2. Glad you liked it, it's one of my favourite books, so much so that my copy is really dog eared.
  3. I'm up to 39 now, a huge increase in my reading rate.
  4. A book to accompany...

    Hi Matt, welcome to the forum. I can't think of too many books which would fit but maybe something like The 39 Steps by John Buchan. It's not set in Canada but if my memory hasn't betrayed me there are Scottish woodlands involved.
  5. Your Book Activity - July 2019

    I’m glad I’m not the only one who gets like that at times. Earlier this year I must have read the first 20 pages of more than 10 books before I managed to settle on one of them. I hope you enjoy Fatherland, it was my first delve into Robert Harris and I really enjoyed it when I read it.
  6. Read-a-thon 2019

    I won’t be able to join in much this time around as I’ll be working for a chunk of it but hopefully I can manage at least a little reading.
  7. Your Wish Lists

    As an update I’ve settled on having it in 2 places, Amazon and Goodreads. I have also been adding all my kindle TBR books to Goodreads as I’ve got a habit of buying books I already own. My plan is to check my Goodreads account before buying anything in a charity shop to prevent duplicate purchases. It’s not perfect as if I have a poor data signal I won’t be able to access it but it’s the best solution I have at the moment.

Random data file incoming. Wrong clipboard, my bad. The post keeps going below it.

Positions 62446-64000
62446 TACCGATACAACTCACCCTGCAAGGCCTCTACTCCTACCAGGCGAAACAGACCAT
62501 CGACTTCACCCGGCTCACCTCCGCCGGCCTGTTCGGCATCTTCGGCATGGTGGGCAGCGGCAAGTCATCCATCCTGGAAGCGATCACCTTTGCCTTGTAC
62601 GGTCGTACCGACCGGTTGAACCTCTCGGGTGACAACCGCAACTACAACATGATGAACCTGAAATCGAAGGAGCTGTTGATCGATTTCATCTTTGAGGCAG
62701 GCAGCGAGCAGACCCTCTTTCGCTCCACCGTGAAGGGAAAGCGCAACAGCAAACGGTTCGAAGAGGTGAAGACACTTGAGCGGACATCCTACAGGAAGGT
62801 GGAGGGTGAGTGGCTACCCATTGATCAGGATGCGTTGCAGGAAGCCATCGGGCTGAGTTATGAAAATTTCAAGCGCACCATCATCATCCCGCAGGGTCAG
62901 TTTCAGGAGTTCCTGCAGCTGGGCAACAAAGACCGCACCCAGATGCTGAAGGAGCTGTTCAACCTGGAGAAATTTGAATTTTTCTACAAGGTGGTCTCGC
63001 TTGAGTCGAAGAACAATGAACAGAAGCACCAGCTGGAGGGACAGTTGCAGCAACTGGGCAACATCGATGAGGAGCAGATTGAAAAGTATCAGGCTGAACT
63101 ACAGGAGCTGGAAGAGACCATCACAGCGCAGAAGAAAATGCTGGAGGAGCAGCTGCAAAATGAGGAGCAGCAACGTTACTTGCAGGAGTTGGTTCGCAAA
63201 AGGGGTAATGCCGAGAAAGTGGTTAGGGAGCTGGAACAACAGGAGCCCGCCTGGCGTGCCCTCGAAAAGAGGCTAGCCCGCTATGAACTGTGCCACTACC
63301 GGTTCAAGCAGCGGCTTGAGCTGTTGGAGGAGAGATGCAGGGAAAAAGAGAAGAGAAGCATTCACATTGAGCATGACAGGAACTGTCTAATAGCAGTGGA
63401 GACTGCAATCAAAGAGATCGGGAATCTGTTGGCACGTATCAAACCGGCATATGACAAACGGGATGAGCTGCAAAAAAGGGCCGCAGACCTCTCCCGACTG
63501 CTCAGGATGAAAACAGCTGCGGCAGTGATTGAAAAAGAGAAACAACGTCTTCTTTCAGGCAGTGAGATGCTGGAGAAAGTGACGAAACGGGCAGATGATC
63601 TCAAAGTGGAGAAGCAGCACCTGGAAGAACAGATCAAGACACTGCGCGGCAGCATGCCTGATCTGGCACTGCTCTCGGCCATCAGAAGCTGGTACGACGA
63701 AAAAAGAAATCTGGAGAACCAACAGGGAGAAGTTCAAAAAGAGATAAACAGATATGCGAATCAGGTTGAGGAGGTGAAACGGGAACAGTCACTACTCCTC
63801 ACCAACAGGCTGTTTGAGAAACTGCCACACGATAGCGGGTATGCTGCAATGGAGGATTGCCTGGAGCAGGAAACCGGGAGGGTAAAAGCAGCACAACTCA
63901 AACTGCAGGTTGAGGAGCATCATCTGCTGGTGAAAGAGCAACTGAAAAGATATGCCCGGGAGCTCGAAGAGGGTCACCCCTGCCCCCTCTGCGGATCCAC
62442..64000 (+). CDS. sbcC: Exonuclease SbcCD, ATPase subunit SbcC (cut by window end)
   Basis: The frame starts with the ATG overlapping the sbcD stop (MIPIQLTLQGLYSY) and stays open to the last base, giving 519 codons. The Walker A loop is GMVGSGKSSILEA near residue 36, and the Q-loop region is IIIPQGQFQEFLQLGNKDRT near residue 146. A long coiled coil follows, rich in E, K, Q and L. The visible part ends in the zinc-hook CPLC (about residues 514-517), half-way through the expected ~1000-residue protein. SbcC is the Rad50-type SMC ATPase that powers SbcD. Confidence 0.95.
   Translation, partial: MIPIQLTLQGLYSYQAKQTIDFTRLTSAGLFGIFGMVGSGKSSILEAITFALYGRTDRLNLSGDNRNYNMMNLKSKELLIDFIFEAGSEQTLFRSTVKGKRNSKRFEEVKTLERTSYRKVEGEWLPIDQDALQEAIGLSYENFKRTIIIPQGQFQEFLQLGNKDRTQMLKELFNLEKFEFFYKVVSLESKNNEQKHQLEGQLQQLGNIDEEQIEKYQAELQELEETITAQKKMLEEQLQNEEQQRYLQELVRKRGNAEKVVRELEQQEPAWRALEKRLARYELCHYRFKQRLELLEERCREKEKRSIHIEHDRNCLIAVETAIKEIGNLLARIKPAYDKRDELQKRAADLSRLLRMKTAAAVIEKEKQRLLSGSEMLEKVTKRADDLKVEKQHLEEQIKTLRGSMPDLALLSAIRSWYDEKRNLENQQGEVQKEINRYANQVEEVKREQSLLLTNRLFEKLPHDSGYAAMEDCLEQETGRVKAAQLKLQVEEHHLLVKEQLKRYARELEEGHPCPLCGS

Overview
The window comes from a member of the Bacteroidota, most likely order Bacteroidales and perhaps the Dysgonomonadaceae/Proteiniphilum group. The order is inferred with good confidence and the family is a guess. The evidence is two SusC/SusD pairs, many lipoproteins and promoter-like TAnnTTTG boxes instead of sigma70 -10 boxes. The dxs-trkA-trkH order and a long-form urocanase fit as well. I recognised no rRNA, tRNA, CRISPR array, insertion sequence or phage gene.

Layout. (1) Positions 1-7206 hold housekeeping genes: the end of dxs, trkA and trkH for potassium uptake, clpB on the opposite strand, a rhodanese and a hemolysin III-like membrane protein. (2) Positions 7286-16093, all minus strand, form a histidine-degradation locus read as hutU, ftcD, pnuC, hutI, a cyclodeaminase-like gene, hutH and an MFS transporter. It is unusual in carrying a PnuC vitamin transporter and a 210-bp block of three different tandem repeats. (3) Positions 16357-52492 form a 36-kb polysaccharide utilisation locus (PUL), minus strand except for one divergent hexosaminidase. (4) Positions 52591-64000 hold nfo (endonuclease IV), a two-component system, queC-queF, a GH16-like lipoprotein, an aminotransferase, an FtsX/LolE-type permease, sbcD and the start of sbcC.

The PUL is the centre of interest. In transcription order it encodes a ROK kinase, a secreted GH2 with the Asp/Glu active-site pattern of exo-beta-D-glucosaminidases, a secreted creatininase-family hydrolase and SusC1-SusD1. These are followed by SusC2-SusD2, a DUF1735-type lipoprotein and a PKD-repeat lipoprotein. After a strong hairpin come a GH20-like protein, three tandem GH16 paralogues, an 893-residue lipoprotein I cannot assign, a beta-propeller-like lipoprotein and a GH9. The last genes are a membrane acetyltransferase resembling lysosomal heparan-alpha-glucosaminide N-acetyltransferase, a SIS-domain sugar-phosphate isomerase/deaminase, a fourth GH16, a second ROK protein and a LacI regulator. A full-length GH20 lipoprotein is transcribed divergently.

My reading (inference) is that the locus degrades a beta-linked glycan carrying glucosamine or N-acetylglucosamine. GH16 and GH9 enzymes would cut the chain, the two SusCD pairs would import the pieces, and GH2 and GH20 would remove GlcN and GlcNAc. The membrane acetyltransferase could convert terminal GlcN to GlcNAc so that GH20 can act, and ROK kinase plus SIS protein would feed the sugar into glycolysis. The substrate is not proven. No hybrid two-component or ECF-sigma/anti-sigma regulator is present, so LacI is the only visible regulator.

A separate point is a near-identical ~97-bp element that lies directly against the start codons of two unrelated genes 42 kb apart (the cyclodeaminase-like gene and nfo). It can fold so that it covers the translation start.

8. The Last Film You Saw - 2019

    I went to a 20 year anniversary showing of The Matrix over the weekend. It should have been a good experience but was almost spoiled by a young couple who wouldn’t keep quiet.
  9. How much do you read at once?

    I tend to read in chunks which short breaks in between so I'll read for say an hour and then go an do something else for 10-15 mins and come back to it. I can sit and read for a whole day but in chunks as I seem to get a bit fatigued if I try and sit and read for hours on end. It does depend on how easy the book is to read though. For instance I recently read Treasure Island and I had to take more frequent, shorter breaks as it's written in an old style and required more of my concentration.
  10. I travel with books to and from work regularly and having a separate compartment in a bag for books definitely helps. Another thing you could do is put the book(s) in a plastic bag and wrap it tightly around the book, that way it is held shut so the pages shouldn't get damaged.
  11. Your Wish Lists

    Bit of an odd question for people. How do you keep your wish lists? I've tried the feature on Goodreads, I have a list on Amazon and I also have various lists written on notebooks but none of them seem satisfactory to me. I'm curious as to what other people use to see if I can make something work for me. Portability would be good so I am leaning towards creating an excel sheet but I'm not convinced that would work great either.